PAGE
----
BUYING ‘Fair Trade’ coffee is not really helping the very poor, new research suggests. By comparing living standards in Fair Trade-certified producing areas in Ethiopia and Uganda with similar non-Fair Trade regions, four development economists from the School of Oriental and African Studies (SOAS) in London found that Fair Trade agricultural workers often earned lower incomes.
After four years of fieldwork in the coffee, tea and flower sectors in Ethiopia and Uganda, where they gathered 1,700 survey responses and conducted more than 100 interviews, the SOAS researchers found regular rural communities enjoy a higher standard of living than seasonal and casual agricultural workers who received an apparently subsidised wage for producing Fair Trade exports. Women’s wages were especially low among producers selling into Fair Trade markets, according to the researchers.
Comparing areas where the same crops were produced by similar, though not Fair Trade-certified employers, they discovered workers received higher wages and benefited from better conditions. This was not because the Fair Trade cooperatives were based in areas with higher or particular disadvantages. The rationale of Fair Trade is that producers of commodities subject to price volatility should be protected through payment of a minimum price to cover living and production costs, a price which adjusts whenever the market shifts above the minimum threshold. In addition to this, traders should pay workers a ‘social premium’ of around 5 to 10% for development and technical assistance.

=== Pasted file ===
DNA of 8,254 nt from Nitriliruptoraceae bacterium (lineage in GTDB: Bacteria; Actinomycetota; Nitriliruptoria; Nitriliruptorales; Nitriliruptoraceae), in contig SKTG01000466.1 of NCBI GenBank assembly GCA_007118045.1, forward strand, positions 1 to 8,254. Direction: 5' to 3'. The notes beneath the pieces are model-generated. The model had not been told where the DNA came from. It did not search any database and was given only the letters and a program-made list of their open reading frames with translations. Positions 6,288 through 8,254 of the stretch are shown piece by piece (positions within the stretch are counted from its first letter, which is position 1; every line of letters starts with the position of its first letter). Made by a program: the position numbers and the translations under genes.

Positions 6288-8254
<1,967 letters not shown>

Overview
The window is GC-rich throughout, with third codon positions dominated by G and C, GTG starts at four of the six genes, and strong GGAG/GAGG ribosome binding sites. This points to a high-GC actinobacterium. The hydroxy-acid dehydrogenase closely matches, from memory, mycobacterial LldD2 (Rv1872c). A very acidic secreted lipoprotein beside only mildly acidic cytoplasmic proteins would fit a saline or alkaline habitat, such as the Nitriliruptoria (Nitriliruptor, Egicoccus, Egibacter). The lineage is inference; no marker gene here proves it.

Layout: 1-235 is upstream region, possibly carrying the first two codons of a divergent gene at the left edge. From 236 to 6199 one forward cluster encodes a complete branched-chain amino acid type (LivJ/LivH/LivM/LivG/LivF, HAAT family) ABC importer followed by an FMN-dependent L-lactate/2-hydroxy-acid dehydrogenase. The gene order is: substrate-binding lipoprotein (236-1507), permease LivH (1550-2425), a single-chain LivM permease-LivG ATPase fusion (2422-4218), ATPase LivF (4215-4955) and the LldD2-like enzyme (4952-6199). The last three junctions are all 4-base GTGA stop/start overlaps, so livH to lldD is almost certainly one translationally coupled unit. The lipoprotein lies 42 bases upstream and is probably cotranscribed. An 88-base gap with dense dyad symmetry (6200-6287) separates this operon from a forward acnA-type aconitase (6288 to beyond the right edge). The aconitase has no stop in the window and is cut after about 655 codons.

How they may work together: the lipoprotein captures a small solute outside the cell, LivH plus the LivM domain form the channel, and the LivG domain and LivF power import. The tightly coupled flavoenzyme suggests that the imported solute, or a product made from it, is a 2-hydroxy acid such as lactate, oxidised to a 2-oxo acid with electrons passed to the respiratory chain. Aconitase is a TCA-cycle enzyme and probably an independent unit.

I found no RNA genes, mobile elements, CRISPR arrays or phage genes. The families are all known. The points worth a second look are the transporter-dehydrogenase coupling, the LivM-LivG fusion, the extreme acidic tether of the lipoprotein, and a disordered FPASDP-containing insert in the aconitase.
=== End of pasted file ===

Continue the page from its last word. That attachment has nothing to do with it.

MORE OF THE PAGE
The SOAS research suggests that Fair Trade has failed to make a positive difference. Within the areas studied, the poorest (typically wage workers in Fair Trade initiatives), often lacked access to schools, health clinics, improved sanitation and other social projects, even when they had worked on accredited processing stations or for compliant producers.